The UK government has scrapped its plans for a 'super-database' that would have held details of every telephone conversation, text message, email and web visit in the UK.
Home secretary Jacqui Smith admitted the database was an "extreme" solution that would have been an intrusion of privacy. Instead, ISPs and network operators will be expected to hold their own data privately.
This is expected to cost taxpayers up to £2 billion ($2.97 billion) over 10 years. ISPs are currently required by law to hold details of emails sent but not the content and only for 12 months.
"We recognise that there is a delicate balance between privacy and security, but to do nothing is not an option, as we would be failing in our duty to protect the public. However, to be clear, there are absolutely no plans for a single central store," she said.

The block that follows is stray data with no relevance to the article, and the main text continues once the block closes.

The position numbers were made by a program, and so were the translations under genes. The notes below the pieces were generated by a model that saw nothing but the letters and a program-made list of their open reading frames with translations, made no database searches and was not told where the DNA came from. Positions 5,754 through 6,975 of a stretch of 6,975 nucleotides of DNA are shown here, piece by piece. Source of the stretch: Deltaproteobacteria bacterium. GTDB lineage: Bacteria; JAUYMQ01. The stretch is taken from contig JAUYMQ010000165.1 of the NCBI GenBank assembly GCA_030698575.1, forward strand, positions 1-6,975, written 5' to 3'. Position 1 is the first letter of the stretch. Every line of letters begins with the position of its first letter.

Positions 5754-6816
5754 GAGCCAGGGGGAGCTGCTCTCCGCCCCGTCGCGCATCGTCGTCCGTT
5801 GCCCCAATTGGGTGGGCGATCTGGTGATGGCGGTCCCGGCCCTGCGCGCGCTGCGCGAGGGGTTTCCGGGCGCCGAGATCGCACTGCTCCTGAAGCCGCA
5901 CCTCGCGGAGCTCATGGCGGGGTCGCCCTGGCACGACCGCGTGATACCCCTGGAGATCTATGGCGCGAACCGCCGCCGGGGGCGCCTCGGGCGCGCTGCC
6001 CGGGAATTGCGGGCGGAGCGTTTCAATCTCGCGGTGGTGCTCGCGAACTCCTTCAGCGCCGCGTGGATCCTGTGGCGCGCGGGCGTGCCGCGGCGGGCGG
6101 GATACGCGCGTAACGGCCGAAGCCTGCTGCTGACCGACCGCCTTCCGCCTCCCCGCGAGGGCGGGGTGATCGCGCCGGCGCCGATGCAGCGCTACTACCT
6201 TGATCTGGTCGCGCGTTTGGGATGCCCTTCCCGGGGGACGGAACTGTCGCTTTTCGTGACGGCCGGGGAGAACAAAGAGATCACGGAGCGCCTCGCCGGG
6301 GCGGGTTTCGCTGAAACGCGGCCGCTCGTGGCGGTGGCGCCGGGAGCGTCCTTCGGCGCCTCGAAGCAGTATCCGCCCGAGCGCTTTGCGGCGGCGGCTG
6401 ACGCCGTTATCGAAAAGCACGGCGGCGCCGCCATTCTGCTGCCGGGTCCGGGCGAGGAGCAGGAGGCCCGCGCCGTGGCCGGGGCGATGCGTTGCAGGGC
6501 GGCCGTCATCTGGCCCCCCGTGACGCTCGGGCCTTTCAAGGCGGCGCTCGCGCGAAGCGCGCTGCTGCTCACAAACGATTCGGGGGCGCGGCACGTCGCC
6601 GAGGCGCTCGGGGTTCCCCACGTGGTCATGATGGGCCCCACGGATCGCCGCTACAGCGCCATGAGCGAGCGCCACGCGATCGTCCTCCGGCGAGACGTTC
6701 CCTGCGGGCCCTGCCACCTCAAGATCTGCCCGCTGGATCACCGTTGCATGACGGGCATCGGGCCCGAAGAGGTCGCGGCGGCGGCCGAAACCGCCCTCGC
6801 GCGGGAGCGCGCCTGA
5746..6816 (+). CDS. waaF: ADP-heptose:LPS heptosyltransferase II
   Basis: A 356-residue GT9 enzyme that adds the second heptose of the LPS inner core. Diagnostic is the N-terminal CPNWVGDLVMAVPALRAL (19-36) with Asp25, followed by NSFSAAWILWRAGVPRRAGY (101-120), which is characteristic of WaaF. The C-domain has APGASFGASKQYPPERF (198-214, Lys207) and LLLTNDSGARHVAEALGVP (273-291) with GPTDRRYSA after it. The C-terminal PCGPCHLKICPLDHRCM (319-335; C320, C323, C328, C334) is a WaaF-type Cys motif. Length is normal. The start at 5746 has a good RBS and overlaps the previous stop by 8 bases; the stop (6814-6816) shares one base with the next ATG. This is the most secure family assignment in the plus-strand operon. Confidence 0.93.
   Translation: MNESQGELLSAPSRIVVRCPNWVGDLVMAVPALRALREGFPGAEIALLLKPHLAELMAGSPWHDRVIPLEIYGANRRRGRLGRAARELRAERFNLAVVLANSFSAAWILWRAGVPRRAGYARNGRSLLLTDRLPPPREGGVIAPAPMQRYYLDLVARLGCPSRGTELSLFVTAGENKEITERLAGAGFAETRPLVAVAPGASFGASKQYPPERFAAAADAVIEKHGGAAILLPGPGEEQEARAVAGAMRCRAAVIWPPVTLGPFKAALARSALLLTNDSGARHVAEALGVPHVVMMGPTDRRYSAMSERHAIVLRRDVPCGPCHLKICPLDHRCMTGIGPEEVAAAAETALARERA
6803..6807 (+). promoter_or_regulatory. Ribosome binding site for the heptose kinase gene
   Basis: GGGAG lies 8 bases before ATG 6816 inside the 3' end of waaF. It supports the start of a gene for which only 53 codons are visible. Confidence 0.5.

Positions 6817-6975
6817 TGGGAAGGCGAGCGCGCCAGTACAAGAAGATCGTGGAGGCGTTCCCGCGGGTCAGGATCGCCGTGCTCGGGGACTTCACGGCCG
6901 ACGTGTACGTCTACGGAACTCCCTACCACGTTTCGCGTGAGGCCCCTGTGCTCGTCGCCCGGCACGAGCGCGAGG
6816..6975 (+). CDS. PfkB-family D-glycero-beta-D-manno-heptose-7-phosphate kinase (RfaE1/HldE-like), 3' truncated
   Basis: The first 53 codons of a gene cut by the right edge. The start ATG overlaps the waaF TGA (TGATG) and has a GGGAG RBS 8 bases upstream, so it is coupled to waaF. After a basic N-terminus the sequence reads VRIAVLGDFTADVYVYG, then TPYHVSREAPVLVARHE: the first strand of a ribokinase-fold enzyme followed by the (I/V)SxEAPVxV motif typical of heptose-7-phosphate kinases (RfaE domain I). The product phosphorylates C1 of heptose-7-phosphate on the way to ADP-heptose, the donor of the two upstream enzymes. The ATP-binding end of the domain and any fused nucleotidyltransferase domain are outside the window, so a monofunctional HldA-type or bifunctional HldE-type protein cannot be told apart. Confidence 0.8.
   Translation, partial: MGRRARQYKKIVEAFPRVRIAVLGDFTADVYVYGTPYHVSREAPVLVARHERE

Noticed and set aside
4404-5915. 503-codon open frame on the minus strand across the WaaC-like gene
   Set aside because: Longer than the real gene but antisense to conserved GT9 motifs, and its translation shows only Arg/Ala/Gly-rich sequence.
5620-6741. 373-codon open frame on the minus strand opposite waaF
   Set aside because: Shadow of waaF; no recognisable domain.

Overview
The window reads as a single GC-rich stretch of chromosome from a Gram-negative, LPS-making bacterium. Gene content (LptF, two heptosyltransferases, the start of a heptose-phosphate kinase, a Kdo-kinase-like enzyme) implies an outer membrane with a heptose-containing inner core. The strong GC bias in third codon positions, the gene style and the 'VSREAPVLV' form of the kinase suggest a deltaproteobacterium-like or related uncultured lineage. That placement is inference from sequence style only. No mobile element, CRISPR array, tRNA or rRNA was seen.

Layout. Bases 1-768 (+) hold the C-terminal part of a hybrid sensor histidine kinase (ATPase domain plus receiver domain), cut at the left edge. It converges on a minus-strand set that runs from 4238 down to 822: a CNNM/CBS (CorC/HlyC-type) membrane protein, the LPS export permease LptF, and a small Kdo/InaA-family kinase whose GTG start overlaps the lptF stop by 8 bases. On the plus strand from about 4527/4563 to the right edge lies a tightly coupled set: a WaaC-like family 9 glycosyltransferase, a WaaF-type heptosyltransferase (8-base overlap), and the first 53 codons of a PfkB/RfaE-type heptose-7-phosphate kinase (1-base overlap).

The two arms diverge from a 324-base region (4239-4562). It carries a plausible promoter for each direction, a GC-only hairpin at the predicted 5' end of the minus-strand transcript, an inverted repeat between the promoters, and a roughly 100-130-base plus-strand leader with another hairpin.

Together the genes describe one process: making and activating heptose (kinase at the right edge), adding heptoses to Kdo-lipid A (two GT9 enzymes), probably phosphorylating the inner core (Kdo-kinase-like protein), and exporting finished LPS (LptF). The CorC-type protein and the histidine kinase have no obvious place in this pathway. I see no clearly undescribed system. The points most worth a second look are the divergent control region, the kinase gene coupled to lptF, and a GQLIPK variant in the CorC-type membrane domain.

The super-database was first announced in May last year but attracted huge amounts of criticism over the privacy of the sensitive data and the potential security problems regarding how the data would be stored.
Information Commissioner Richard Thomas said: "You can tell an awful lot about some people's personal circumstances from the people they are talking to and the websites they visit. It is important that the proposals are tightly defined and minimise the level of intrusion, with appropriate safeguards in place".
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